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Multifaceted Nursing Career Brings
Alumna Portia Johnson Back to Classroom


West Windsor, N.J. - For alumna Portia Johnson '79 (A.S., Nursing), B.S.N., M.S.N., Ed.D., the mentoring she received at Mercer County Community College was the first step to where she is today more than 30 years later - a member of the nursing faculty at Seton Hall University.

So, when the proud MCCC alumna received the Nurse Educator Award from the Northern New Jersey Black Nurses Association at an honorary luncheon in November, she chose to invite two of the people who guided her on her road to success: Professor Emeritii Margaret Fink and HelenMarie Dolton. (Dolton established Mercer's Nursing Program and served as chairperson of the Division of Nursing and Allied Health.)

According to Johnson, young people need mentoring and guidance as they start their careers, and that's exactly what she got as a Mercer student. She had decided on a career in health care directly after high school, earning her LPN certification at Thomas Jefferson University in Philadelphia in 1970. But she dreamed of taking her career to the next level and believed Mercer was the place to make it happen.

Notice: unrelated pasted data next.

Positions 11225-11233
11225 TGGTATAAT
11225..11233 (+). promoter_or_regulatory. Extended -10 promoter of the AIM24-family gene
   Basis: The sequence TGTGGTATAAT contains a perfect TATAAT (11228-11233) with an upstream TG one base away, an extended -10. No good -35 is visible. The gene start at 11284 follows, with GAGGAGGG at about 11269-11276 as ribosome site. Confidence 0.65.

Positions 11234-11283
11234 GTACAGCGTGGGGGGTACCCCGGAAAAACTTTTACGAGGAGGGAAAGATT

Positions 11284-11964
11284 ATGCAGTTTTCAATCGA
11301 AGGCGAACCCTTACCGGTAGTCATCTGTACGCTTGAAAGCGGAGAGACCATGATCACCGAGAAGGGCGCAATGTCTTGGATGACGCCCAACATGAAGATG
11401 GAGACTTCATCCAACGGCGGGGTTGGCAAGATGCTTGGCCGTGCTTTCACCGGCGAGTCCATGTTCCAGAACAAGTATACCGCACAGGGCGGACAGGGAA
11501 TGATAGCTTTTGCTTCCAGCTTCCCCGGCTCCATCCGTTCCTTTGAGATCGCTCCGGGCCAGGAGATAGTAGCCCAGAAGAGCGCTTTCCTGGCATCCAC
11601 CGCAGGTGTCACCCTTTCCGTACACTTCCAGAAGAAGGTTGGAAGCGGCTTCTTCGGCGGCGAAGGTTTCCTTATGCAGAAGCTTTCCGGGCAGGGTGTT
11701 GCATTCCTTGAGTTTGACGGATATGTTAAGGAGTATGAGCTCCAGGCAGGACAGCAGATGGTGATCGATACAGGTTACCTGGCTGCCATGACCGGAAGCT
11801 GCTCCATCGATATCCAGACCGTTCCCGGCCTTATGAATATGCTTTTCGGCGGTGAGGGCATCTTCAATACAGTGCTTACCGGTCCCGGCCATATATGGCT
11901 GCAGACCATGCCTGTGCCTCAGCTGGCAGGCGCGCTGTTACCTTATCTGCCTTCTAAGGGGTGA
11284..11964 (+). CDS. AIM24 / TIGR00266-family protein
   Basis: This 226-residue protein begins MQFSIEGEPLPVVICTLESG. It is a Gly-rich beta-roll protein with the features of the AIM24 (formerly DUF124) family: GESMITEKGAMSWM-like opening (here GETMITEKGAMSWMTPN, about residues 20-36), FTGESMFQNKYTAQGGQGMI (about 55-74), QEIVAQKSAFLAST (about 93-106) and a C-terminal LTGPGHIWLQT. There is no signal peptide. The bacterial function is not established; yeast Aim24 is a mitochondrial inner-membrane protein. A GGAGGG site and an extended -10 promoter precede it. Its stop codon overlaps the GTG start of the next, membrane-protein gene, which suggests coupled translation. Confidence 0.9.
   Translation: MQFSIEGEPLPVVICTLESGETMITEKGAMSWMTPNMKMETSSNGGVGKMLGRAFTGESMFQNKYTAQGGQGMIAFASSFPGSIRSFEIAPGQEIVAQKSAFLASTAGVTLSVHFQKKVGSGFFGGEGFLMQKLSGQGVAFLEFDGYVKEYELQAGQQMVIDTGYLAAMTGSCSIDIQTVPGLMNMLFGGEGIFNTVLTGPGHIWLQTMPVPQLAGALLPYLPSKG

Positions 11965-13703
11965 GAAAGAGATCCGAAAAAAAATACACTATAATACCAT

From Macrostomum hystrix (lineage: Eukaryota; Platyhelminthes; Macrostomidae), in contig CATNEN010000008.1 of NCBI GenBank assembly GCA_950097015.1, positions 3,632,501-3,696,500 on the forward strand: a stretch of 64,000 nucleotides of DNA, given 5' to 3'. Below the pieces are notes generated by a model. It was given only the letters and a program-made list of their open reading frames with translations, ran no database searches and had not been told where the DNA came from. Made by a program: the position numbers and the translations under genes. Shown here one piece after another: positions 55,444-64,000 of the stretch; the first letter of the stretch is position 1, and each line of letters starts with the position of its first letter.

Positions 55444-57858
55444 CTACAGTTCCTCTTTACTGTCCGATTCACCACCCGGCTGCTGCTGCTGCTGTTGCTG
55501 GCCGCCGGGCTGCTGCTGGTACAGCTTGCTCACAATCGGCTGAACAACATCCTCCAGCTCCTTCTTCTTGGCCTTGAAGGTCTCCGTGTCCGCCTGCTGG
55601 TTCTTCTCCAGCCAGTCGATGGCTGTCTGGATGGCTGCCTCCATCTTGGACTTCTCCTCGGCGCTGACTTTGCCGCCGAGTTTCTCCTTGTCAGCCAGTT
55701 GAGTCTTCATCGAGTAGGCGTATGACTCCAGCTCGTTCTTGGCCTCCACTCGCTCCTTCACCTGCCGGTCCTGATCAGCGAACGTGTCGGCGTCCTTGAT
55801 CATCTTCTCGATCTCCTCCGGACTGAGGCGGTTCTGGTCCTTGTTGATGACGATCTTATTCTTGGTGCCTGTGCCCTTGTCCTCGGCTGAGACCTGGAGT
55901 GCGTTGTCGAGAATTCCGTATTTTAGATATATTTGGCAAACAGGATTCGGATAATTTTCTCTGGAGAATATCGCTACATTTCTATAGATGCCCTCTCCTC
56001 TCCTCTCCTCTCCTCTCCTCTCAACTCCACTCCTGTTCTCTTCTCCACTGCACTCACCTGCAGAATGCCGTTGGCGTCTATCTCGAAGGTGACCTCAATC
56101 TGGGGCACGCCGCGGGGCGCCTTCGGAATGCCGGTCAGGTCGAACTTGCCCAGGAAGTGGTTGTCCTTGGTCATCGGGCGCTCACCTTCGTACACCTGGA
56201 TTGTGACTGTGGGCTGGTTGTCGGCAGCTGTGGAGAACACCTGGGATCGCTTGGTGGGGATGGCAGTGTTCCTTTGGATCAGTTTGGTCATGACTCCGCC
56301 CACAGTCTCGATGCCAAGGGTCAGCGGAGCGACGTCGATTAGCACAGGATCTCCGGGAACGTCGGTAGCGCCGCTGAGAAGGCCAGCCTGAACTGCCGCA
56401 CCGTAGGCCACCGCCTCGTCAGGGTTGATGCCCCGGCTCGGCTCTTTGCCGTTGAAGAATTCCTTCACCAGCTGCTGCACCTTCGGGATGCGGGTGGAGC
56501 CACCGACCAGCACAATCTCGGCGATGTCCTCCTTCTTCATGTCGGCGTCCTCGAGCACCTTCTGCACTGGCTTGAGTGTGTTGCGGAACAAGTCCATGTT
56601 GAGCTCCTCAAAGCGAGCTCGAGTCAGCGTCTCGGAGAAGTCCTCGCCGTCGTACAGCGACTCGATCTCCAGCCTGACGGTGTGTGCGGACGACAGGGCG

She recalls her initial interview with Dolton, then chair of the Nursing Division, who accepted Johnson into MCCC's nursing program with a wait-and-see attitude. "I was an average student in high school, but Miss Dolton took a chance on me," Johnson says.

"I knew this was my opportunity. I felt pressure to succeed. My parents were pushing me. My church was pushing me," she recalls.

"My Mercer education was solid. I studied hard. I set aside everything else. It was time consuming, but worth it. I consider 1979 - the year I graduated from Mercer - as the real beginning of my professional nursing career."

Nursing alum Portia Johnson '79, center, proudly displays the Nurse Educator Award from the Northern NJ Black Nurses Association. She is pictured with HelenMarie Dolton, MCCC's former Dean of the Division of Science and Allied Health , left, and Professor Emerita Margaret Fink. The three recently got together at Dolton's house to talk about the nursing field and reminisce about their days together at Mercer.
Now colleagues, Johnson called upon Margaret Fink, her former MCCC professor, to serve as her mentor in her first years of teaching at Seton Hall University.

Johnson also remembers that Professor Fink, an alumna of William Patterson University (WPU), advised her to continue for her bachelor's degree. "And Miss Fink told me, 'If you have problems, you let me know,'" Johnson says. She took Fink's advice, earning her B.S.N. from WPU in 1982.

Johnson says both Fink and Dolton were always in her corner. "They were two people you remember. They were always there for me." She notes that she pays tribute to them in practically every class she teaches at Seton Hall. "They wanted me to get it right and to succeed."

Johnson notes that she is trying to fulfill that same role for her students. "I know it's not easy. I try to take my experience and put myself in their place. What can I do to improve their experience and benefit their learning?"